book reviews · reviews

If I Was Your Girl by Meredith Russo

if-i-was-your-girlAmanda Hardy is the new girl in school in Lambertville, Tennessee. Like any other girl, all she wants is to make friends and fit in. But Amanda is keeping a secret. There’s a reason why she transferred schools for her senior year, and why she’d determined not to get too close to anyone.

And then she meets Grant Evernett. Grant is unlike anyone she’s ever met – open, honest, kind – and Amanda can’t help but start to let him into her life. As they spend more time together, she finds herself yearning to share with Grant everything about herself . . . including her past. But she’s terrified that once she tells Grant the truth, he won’t be able to see past it.

Because the secret that Amanda’s been keeping? It’s that she used to be Andrew.

****

If I Was Your Girl written by Meredith Russo was originally published in May 2016 (Usborne Publishing House), however, I’ve only started hearing about it on twitter in the last month or two.

I’m still unsure of how to rate this book. I feel like the thoughts I have, both positive and critical, simply cannot be complied into 5 measly stars.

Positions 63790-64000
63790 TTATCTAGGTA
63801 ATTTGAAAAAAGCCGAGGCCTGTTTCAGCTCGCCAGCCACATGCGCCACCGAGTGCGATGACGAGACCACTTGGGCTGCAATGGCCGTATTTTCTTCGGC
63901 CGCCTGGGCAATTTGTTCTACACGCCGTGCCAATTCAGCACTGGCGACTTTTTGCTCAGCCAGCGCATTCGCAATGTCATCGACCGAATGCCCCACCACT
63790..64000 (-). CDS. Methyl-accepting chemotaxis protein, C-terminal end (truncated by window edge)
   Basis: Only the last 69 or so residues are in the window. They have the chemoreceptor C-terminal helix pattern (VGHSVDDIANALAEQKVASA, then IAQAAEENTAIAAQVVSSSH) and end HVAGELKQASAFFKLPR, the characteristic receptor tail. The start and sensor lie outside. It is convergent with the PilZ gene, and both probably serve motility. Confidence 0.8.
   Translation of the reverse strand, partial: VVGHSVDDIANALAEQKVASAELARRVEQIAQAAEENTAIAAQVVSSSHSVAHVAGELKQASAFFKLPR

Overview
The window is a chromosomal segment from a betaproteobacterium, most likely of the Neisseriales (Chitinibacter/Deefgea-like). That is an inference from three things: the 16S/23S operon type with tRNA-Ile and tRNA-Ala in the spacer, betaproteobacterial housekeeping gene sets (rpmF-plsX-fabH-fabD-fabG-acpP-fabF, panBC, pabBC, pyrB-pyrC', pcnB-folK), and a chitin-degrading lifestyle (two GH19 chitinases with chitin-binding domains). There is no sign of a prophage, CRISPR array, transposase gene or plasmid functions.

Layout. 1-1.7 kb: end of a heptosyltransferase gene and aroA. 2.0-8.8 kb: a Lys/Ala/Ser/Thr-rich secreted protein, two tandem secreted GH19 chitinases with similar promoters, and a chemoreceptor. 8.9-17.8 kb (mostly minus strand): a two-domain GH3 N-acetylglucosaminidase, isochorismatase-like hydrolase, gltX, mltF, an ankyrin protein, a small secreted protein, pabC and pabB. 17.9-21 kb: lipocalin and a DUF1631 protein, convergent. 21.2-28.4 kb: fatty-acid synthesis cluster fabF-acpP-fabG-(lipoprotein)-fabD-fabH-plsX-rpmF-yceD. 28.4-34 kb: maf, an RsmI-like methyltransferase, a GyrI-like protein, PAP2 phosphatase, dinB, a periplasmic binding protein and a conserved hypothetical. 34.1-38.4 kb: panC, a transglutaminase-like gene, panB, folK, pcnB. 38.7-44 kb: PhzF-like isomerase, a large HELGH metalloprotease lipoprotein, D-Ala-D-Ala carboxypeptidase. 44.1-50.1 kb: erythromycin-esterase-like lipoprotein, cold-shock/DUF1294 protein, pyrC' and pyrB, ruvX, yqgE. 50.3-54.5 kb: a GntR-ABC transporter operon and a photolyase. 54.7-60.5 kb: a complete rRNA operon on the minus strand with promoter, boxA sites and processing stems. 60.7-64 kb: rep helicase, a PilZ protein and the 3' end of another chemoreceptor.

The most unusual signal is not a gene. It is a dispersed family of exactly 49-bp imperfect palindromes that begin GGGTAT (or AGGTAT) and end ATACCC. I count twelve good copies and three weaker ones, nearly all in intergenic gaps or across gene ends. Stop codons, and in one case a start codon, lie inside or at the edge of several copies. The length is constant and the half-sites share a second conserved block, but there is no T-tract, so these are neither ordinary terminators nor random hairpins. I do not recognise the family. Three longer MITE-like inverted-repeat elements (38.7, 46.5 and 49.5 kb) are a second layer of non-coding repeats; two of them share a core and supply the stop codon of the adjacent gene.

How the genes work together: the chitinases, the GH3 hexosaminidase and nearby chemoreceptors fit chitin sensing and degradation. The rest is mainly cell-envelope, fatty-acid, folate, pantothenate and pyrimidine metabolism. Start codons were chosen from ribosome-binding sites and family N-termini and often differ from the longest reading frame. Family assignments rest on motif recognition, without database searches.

While I enjoyed the time I spent with in Amanda’s mind, a path to seeing another story, another perspective into a life I (personally) would never experience. That said, I was definitely upset with the sorts of situations and horrors written into the plot – not including Grant. I admit the love story was written really well, and cute and I didn’t feel like there was any sort of ‘instalove’.

I could only  discussed what I disliked about the book to someone who already finished it and had time to gather their own thoughts, and while they didn’t share all my expressed opinions, they certainly seemed to have their own troubles.

Here are my thoughts in a series of bullet points and emoticons.
psimsoworriedaboutthisbecausehonestlykeepfeelinglikeits
notinmyplacetosayabsolutlyanythingaboutthisnovel

  1. I feel like this novel wasn’t targeted to the transgender community. I felt as though a lot of the process and the thoughts and feelings were very subdued, so that cisgenders could experience this book without being ‘too confronted’ or ‘scared’
  2. The UK paperback cover (not pictured) looks like a middle grade casual silly read, and it’s so much more than that, and I understand how important reads and voices like this are IMPORTANT. But some of the topics covered, may or may not be appropriate for 12 year olds. I would definitely consider this to be a New Adult, or older readers YA.
  3. The plot fillers in this book definitely made me feel uncomfortable. They also felt completely irrelevant.
  4. Some of the aspects of the book definitely felt predictable.
  5. IIWYG definitely did get me out of my reading slump thougggggh

THAT SAID, it is incredibly, and completely important that as readers you make your own thoughts and opinions on the books you read. Please read this novel if it interests you, I implore you to make your own minds about the content written between the lines of this book.

That was my not so reviewish-review…

~AZombieBooktuber

 

 

 

 

 

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